Top Three Wage-Law Violators Are Fast Food Franchises
Thomas Hawk via photopin cc
By Sarah Belton
Subway, McDonald’s, and Dunkin’ Donuts. Each company sells fast food to the public. Each company is doing well financially. And, according to data from the U.S. Department of Labor analyzed by CNN Money, they represent the top three violators of the federal law that set standards for the minimum wage. In the case of Subway, where most employees earn around the $7.25 minimum wage, the DOL found 17,000 FLSA violations in investigations from 2000 to 2013. Those numbers, of course, reflect only the violations that were caught. Alleged violations included forcing workers to perform unpaid work before clocking in and after clocking out, unlawful waivers of overtime pay, and deducting pay for meal and rest breaks never actually taken.
What else do Subway, McDonald’s and Dunkin’ Donuts have in common? They each operate under the franchise model. As we’ve previously discussed on this blog, under the franchise system, companies attempt to walk a fine line: On the one hand disavowing any actual control over wages, hours, and working conditions, while on the other hand strictly regulating almost every aspect of every restaurant that they allow to use their name. When the DOL went looking for the employers responsible for the wage violations it uncovered, the franchisors pointed their fingers at the franchisees. It was not their duty or obligation, the franchisors said, to make sure the workers were properly paid.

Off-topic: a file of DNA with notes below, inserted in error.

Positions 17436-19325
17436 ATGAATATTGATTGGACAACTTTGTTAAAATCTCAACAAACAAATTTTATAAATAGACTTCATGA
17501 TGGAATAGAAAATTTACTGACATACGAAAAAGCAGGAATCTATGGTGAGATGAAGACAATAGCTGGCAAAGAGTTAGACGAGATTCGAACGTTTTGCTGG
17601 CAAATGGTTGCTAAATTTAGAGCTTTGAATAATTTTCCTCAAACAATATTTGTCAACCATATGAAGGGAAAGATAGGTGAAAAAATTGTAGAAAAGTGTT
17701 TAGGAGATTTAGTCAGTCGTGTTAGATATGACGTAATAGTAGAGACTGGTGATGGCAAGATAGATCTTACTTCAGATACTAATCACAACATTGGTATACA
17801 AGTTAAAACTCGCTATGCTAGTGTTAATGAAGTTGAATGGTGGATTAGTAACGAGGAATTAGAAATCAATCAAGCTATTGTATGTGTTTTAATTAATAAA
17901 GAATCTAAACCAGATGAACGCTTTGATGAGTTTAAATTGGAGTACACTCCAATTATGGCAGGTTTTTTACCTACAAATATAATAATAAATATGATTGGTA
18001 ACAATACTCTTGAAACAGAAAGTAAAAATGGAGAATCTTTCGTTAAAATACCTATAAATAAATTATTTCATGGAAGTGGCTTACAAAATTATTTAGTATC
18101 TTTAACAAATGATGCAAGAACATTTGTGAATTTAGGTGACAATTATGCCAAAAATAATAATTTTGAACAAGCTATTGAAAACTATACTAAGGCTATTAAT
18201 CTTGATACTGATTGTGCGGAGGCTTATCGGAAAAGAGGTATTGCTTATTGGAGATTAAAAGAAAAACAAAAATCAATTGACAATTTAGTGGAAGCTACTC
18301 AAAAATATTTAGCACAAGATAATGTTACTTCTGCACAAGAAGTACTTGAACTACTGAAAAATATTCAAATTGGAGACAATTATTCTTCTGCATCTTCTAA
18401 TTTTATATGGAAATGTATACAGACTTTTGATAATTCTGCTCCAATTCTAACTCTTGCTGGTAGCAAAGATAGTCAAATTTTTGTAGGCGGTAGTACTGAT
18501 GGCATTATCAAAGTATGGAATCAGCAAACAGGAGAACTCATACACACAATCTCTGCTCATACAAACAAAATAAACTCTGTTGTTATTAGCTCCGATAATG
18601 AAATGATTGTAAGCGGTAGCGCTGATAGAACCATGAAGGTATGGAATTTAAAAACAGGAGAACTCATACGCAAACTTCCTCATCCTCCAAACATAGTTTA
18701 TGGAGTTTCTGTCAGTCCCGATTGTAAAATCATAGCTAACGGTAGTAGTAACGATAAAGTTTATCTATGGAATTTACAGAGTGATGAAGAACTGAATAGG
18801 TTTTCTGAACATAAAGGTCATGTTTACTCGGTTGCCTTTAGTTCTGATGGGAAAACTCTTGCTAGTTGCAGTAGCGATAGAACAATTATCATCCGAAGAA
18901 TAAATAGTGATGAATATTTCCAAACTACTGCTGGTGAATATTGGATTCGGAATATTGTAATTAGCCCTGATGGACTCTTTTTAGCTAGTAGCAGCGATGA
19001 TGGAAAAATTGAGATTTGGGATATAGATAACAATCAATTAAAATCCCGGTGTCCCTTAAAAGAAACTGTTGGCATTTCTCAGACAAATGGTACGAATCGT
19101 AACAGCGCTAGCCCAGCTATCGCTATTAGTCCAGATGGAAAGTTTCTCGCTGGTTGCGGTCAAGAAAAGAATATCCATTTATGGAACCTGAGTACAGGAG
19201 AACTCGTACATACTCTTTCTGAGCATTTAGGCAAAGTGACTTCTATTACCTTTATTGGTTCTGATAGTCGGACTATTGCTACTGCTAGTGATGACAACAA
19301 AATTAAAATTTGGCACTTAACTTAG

But, when the DOL wanted to prevent future unlawful wage violations at Subway restaurants, the agency went right to corporate headquarters. The agency is working with the company to improve compliance with the law, and has been invited to speak at Subway’s annual meetings and publish articles in the Subway newsletter. While these compliance programs are important, they perpetuate the fiction that a franchisor can avoid liability as an employer, even as it has the power to dramatically affect the wage practices throughout its franchise system.
It is important to distinguish fact from fiction. Under the joint employer doctrine, the law recognizes that more than one entity may be held liable as an employer of a worker. And it is well past time that we look past the franchise nomenclature to determine if the fast food franchisor should be held legally responsible for the working conditions of restaurant workers. The fact that a multibillion-dollar corporation has the resources and know-how to create complex corporate structures should not be a get-out-of-jail free card.
These practices are profitable for corporations, but they actually take away wealth from low-wage workers. Executive compensation grows for the 1 percent, workers’ wages remain stagnant, and income inequality worsens.